Texas Produce Report: ‘Proximity Yields Freshness’

The Texas Department of Agriculture’s GO TEXAN program has been dedicated to showcasing products and businesses made in the Lone Star State. This initiative encourages consumers to look for the GO TEXAN mark when making buying decisions.

One of the US’s largest producers, Texas fills a crucial space in sourcing fresh fruits and vegetables.

Originally printed in the April 2024 issue of Produce Business.

The vast and varied geography of Texas gives rise to an abundance of fresh produce. According to the Texas Department of Agriculture, Texas is one of the largest producers of fresh fruits and vegetables in the U.S., growing more than 60 commercial fruit and vegetable crops and over 600 specialty crops.

The state is a crucial link in the produce supply chain. “Texas plays an integral part in U.S. produce production during the winter and spring months,” says Jeff Holton, sales manager at Val Verde Vegetable Co. in McAllen, TX. “It fills in gaps from the northern U.S. production areas. We have some outstanding growing operations all over the state that produce some of the country’s best produce.”

Texas is only one of four growing regions in the U.S. that can produce greens in the winter, explains Dante Galeazzi, president and chief executive of Texas International Produce Association (TIPA) in Mission, TX.

“When the rest of the country is freezing or looking at snow, we’re enjoying 70- to 80-degree days. That means if you want U.S.-grown during the winter months, Texas is going to stay relevant.”

Texas is a prominent source for Fresh Plus Grocery in Austin, TX, with four stores. “A lot of our overall produce is from Texas,” says Graham Black, produce manager. “And, the proximity of the growers is important. Not having to transport things very far means the quality doesn’t deteriorate in shipment. Proximity yields freshness.”


Though Texas has a few famous stars, such as the 1015 sweet onion, the state boasts a broad selection of items. Texas is known for its assortment of offerings in the winter, with commodities such as cabbage, baby dill, cilantro, leafy greens, broccoli and Napa, to name a few, says Holton. In spring, Texas starts with onions and a wide variety of melons and cucumbers.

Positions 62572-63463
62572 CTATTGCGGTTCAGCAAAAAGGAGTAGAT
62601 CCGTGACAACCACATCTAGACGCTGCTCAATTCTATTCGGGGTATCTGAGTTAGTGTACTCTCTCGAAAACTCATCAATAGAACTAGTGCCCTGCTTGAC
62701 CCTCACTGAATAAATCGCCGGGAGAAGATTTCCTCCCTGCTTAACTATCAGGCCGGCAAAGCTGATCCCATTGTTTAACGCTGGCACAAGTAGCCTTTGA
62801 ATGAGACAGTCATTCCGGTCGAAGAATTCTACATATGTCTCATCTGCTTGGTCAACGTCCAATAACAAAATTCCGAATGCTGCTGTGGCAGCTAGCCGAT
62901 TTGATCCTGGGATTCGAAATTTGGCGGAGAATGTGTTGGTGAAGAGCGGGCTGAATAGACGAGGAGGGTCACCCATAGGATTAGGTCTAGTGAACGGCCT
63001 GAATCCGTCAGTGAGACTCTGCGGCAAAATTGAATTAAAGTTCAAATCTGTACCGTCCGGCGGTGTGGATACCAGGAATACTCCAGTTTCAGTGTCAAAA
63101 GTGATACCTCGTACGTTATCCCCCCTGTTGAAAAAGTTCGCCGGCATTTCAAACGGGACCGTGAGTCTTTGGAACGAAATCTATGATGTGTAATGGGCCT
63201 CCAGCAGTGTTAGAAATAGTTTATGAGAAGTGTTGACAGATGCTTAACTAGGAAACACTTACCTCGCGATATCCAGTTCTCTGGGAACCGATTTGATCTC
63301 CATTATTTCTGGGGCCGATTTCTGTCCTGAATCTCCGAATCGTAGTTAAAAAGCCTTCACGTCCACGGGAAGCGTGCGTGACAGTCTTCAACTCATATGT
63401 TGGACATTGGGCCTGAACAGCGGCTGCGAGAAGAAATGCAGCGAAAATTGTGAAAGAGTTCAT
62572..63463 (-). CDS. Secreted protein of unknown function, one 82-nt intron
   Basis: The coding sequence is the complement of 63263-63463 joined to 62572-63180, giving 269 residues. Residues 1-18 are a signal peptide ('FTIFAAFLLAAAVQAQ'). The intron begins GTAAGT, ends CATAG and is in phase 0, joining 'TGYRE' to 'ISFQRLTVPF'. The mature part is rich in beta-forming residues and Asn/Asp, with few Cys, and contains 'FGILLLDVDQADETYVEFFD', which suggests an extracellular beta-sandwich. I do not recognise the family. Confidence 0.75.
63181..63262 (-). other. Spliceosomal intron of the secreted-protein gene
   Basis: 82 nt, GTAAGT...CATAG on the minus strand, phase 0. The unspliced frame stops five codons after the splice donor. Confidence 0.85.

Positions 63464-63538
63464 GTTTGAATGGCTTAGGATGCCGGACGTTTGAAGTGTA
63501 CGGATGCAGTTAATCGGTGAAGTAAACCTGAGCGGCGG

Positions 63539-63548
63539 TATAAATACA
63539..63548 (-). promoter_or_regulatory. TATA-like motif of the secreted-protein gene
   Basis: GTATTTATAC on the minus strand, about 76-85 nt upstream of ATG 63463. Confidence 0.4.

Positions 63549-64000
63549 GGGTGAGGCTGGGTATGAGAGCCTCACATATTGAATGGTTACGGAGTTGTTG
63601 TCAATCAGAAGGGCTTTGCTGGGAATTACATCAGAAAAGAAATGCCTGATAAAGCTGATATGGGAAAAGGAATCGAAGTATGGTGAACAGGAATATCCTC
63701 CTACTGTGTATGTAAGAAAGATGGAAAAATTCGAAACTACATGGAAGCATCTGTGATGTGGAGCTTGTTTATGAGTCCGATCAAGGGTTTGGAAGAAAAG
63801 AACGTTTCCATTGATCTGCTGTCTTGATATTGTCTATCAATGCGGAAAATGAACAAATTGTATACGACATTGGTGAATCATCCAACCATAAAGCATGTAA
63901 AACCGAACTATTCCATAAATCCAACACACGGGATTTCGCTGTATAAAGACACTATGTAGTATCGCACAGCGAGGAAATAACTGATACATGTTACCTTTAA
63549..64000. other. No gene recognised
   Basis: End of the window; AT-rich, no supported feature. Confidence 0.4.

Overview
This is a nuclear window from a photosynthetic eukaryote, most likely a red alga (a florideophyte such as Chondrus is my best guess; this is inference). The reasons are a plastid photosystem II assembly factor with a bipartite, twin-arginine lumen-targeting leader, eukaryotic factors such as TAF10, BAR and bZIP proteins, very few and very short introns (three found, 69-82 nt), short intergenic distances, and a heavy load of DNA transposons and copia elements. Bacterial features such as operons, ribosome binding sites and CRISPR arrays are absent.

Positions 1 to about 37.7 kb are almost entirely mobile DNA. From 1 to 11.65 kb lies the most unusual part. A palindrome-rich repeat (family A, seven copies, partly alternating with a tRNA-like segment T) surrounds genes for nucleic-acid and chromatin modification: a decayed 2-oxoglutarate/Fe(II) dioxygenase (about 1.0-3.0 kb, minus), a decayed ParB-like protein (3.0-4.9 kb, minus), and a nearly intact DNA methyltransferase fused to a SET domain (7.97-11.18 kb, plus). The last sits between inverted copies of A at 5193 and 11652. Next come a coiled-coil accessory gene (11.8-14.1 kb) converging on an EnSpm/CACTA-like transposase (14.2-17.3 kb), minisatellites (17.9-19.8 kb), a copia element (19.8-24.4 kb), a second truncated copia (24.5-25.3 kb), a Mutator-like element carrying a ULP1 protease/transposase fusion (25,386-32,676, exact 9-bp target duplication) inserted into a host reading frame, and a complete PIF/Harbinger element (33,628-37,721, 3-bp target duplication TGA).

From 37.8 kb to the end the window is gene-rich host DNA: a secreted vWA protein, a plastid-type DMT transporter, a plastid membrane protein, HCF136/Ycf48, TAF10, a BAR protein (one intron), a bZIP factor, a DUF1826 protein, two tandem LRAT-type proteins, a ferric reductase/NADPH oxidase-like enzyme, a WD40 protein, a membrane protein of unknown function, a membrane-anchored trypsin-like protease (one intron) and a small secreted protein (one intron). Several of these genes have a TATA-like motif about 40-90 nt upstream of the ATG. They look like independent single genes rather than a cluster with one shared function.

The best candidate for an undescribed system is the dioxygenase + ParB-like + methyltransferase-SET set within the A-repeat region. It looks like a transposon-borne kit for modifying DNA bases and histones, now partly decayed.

Phoenicia Specialty Foods in Houston, TX, with two stores, receives Texas produce year-round. “Different products are available in different seasons,” says Moses Abayan, produce purchasing. “Some of our most common items are potatoes, cabbage, broccoli, onions, parsley, cilantro and tomatoes.”

According to TIPA, Texas produces watermelons from late April through October; grapefruit and oranges from Oct. 1 through May; cabbage from Nov. 1 through April; onions (including the Texas 1015 sweet onions) from mid-March through June; spinach, kale, mustards and herbs from Oct. 1 through April; and cantaloupes and honeydews from April through May.

Two of the major growing regions for fresh produce in Texas are the Rio Grande Valley (Deep South Texas, McAllen area) and the Wintergarden (Central South Texas, Uvalde area). According to TIPA, the Rio Grande Valley grows over 40 different items, from limes to methi leaf.

“The largest crops include grapefruit (20,000 acres), watermelons (10,000 acres), oranges (8,000 acres), onions (7,000 acres) and cabbage (4,000 acres),” says Galeazzi. “This zone produces nearly 70% of the state’s fruits and vegetables.”

Texas growers are also finding opportunities for storytelling and branding on bags and other packaging options.

The Wintergarden grows over 30 different items, with spinach, peppers, squash, cabbage and onions making up the bulk, adds Galeazzi.

“The Wintergarden enjoys a similar season to the Rio Grande Valley, beginning in September with peppers and running until June/July with onions and melons,” he says. “This zone produces roughly 15% of the state’s fruits and vegetables.”

Fresco Produce in McAllen, TX, handles oranges grown in Texas from October to January and sometimes into February. “Texas produce complements what we’re doing in other areas,” explains Mayra Romero, managing member. “The Texas season is practically the same as the Mexican season in oranges, but the Texas oranges are nicer than the Mexican oranges in appearance, and work well for both retail eating and juicing. We focus mostly on Valencia and Marrs varieties.”


Outside these more mainstream items, Texas growers push into new opportunities. “Texas farmers never stop experimenting or adding new things,” says Galeazzi. “We’re constantly seeing offerings expand. Recently, methi leaf has been a big hit in the Valley, alongside the expansion of Asian vegetables like daikon and Napa cabbage.”

Dill, kohlrabi, beets, methi leaf and daikon are just a few of the niche items Galeazzi has seen on price sheets from Texas farmers.

“The real beauty is that Texas can grow just about any vegetable,” he says. “The issue is the market and demand. While Texas can grow everything, sometimes there is enough competition out there that it just doesn’t make financial sense for the growers. It’s really about opportunities, and that’s what the Texas farmers are always thinking about — new and better opportunities.”